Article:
I am a huge admirer of Henson and we manage to negotiate an interview with him. However, a few days before this is due to take place he sadly (and completedly unexpectedly) dies. Instead of a planned interview I find myself writing a heartfelt tribute and obituary.
The constant battles with Stuart start to grind me down. He of course doesn’t know that I am struggling with health and psychological issues, with low hormone levels and my continued cautious participation in group therapy, now even more difficult to get to as I need to get across to Mile End from Fulham in the rush hour. In desperation, I finally talk to John and Vic Lime and explain that I have health problems and would like to work two days a week from home. Naturally they ask what is the matter, so I find myself telling him and Vic Lime rather more about my physical history than I would wish to, while leaving it to them to draw whatever conclusions they wish about my psychological state. They are, of course, sympathetic and agree to my suggestion. The arrangement reduces the number of stressful tube journeys (and stressful encounters with my deputy) as I start editing text on my trusty Mac Plus. But what looks like a necessary breathing space from one angle can seem like running away from another. When I am at the Boathouse I rarely socialize with other JBP staff, even though I like many of them.
Speakeasy sales hold up amazingly wall once Comics International arrives. But they don’t (can’t) increase as long as we are only sold in comic shops. a self-limiting market. John becomes a little uneasy about this – I don’t think he’s losing money, but neither is he making it. And the production economics only hold up if I continue to put the whole thing together myself. I get better and better at doing this, but the sheer work involved never allows me a chance to stop and think about how to take the magazine forward.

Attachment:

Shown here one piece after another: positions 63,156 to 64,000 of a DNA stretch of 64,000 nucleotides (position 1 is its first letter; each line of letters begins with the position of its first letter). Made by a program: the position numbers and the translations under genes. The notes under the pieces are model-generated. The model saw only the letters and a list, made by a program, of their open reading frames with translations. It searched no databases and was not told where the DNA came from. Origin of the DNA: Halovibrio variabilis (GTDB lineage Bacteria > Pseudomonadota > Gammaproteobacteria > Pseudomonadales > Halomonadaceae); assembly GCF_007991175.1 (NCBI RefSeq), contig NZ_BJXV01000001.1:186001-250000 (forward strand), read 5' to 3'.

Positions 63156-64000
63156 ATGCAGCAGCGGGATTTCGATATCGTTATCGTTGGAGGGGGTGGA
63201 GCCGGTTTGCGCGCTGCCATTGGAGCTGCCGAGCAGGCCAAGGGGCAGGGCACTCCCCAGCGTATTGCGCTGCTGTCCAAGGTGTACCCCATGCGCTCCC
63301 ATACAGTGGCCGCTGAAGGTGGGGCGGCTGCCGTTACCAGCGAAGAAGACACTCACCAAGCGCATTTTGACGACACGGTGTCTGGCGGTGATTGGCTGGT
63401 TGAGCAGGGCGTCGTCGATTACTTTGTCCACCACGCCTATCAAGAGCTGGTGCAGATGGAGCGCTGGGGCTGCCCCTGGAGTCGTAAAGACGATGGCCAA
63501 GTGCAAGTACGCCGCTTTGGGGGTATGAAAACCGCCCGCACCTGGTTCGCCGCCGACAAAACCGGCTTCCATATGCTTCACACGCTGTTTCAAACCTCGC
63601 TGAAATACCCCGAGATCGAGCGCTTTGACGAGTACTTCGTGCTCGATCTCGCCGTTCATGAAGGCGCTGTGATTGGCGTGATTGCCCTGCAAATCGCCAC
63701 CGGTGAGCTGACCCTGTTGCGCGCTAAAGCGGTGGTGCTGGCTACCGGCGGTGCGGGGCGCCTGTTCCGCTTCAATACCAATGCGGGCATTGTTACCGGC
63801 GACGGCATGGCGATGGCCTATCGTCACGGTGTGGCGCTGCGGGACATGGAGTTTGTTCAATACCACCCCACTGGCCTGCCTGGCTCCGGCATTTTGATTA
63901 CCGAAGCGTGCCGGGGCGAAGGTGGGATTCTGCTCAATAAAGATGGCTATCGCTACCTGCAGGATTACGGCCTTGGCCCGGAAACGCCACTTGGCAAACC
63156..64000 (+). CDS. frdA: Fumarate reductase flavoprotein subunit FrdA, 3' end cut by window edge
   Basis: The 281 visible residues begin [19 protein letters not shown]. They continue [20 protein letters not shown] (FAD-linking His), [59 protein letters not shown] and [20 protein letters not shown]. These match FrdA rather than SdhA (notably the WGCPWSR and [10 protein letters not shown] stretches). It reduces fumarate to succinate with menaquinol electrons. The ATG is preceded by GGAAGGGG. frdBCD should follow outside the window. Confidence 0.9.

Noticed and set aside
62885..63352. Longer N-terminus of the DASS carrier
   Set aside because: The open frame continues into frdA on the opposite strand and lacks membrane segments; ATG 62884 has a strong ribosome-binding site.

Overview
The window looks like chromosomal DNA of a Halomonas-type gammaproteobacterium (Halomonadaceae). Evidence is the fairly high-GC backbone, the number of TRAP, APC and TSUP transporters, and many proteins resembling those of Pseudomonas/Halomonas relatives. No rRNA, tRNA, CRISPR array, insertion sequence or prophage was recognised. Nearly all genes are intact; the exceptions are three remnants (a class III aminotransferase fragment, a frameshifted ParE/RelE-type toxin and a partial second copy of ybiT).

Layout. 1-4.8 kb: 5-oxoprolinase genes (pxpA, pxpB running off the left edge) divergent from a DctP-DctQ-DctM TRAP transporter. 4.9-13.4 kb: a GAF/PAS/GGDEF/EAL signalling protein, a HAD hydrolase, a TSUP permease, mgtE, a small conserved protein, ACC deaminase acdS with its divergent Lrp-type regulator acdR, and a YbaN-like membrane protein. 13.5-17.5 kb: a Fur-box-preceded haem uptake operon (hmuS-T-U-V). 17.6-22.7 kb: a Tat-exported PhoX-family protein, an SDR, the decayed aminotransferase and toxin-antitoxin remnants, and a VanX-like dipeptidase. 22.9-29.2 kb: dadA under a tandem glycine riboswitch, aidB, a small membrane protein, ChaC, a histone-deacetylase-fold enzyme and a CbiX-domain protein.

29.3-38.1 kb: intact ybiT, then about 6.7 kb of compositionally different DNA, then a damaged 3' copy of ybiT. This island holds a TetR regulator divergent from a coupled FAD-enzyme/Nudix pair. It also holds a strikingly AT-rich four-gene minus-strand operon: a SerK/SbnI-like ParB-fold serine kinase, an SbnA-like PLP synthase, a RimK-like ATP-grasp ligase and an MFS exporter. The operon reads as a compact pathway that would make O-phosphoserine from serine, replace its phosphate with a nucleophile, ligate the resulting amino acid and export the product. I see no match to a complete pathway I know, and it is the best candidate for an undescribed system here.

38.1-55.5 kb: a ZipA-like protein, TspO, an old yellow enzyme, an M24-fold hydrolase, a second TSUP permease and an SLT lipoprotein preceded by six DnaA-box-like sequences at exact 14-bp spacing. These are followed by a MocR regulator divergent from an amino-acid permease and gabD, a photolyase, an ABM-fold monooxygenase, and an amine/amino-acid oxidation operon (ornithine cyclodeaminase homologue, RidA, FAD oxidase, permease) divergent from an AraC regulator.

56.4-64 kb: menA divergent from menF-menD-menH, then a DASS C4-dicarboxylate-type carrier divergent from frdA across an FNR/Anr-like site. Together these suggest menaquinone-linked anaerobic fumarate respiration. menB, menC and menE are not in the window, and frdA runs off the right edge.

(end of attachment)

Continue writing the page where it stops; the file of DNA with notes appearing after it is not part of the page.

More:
John agrees to fund for me to go to the San Diego Comicon, the main annual industry gathering even in those days, but not as big as it is now. I need a new passport in order to go, so I have to get a photograph taken. Bearded, with sunken eyes and strained features, I look like Brian Keenan on his release from imprisonment.
As San Diego looms I make escape plans. The events listing market is growing, and I have an interview for a company which produces listings. I don’t get the job. Then I see an ad in The Guardian for editorial staff to work at Radio Times, which is about to go through big changes. I have always wanted to work for the BBC, and so I apply. I am interviewed one afternoon in central London and to my amazement I am offered the job, working on the UK’s best-selling magazine! Although it is only a short term contract, I barely hesitate before accepting.
I am so keen to go that I time my resignation badly, doing myself out of the trip to California. Stuart goes instead, and is also appointed Editor of Speakeasy. I will have more to say about that ennoblement in due course. As for me, I am about to move upmarket jobwise, and beginning to at least touch on some important issues back in group therapy.